In his attack of both Puritan revivalism and the Mercersburg theology of John Nevin and the famous church historian, Philip Schaff, Charles Hodge was to push Federalism to the point that forensic justification and legal union became the dominant ways to describe the Reformed position. Evans thinks, and I agree, that this would have disastrous effects on Reformed theology in America. It is in contrast to the Puritan vision of an experimental piety grounded upon and flowing from a spiritual union with Christ. Once again, we see that Old Princeton, and its successor Westminster, through the continuing influence of their writings would redefine Reformed theology in such a way that it could not be compatible with the revivalist stream of evangelicalism. Read the rest of this entry »
Posts Tagged ‘Jonathan Edwards’
I see that my initial post on a “Westminster Captivity” has raised an eyebrow or two, and also an amen. In addition, this week my Regent colleagues, Richard Kidd and Scott Pryor have entered the discussion with Kidd talking about Reformed roots and Pryor suggesting that I may have a point with respect to forensic justification while at the same time challenging me on the importance of penal substitution.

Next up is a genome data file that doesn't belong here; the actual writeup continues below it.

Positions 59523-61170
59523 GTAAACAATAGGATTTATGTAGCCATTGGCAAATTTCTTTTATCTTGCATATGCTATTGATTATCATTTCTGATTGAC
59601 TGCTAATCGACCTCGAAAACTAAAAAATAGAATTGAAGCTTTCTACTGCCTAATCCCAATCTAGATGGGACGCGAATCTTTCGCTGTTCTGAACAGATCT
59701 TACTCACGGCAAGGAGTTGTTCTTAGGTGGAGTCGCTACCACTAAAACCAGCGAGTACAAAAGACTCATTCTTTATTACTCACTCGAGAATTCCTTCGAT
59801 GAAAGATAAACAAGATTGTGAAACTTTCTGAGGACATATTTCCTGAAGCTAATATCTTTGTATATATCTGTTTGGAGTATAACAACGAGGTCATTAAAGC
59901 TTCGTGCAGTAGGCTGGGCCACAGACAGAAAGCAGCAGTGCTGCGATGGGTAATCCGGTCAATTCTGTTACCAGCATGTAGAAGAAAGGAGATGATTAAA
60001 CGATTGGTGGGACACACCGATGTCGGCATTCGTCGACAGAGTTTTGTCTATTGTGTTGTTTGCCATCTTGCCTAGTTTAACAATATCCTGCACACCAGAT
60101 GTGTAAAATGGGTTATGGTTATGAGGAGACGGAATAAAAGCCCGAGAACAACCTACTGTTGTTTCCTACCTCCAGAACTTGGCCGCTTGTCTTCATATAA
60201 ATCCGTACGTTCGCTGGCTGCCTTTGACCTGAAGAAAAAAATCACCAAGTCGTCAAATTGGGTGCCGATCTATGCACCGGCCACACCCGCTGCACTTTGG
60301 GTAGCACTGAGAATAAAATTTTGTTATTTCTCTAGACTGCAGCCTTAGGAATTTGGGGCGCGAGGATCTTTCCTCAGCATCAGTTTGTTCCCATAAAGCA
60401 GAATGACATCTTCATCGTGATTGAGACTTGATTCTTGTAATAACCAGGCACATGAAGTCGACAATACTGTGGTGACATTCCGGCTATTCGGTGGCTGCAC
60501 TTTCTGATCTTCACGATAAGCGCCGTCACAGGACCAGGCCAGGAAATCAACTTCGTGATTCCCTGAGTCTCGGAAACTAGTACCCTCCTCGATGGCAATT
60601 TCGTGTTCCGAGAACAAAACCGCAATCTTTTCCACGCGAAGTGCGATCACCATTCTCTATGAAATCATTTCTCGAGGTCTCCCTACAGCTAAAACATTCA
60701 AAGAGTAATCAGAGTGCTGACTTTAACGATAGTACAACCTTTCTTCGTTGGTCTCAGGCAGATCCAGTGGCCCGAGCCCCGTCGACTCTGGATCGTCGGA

In this post I wish to renew my invitation to the “New Calvinists” by a brief look at Reformed pneumatology in light of my two concerns: the possibility of being Reformed and charismatic and the possibility of an evangelical core centered upon a theology of conversion. The Reformed readers of my blog rightly intuited that my “beef” is with the way Reformed theology–and by extension evangelicalism–has been co-opted by a particular stream that can cloud its rich diversity. It is most definitely not an assault on Reformed Christianity, but a call not to allow one interpretation of the Reformed faith to define the whole.
The kind of Reformed Christianity I hope the “New Calvinists” will embrace is a particular stream that moves from the early Reformed thinkers to the Puritans and into the present. This does not mean that other streams must be rejected, but that this stream should become the interpretive lens rather than Old Princeton/Westminster (OP/W). Read the rest of this entry »
Before explaining myself further, an admission: While I attended Reformed Theological Seminary in Orlando, FL, I am not Reformed. Rather, I am a Classical Pentecostal within the holiness stream that goes back to John Wesley. And, I now teach at an institution shaped by the Reformed charismatic theology of J. Rodman Williams whose heritage I wish to honor. Now, on to the explanation: Read the rest of this entry »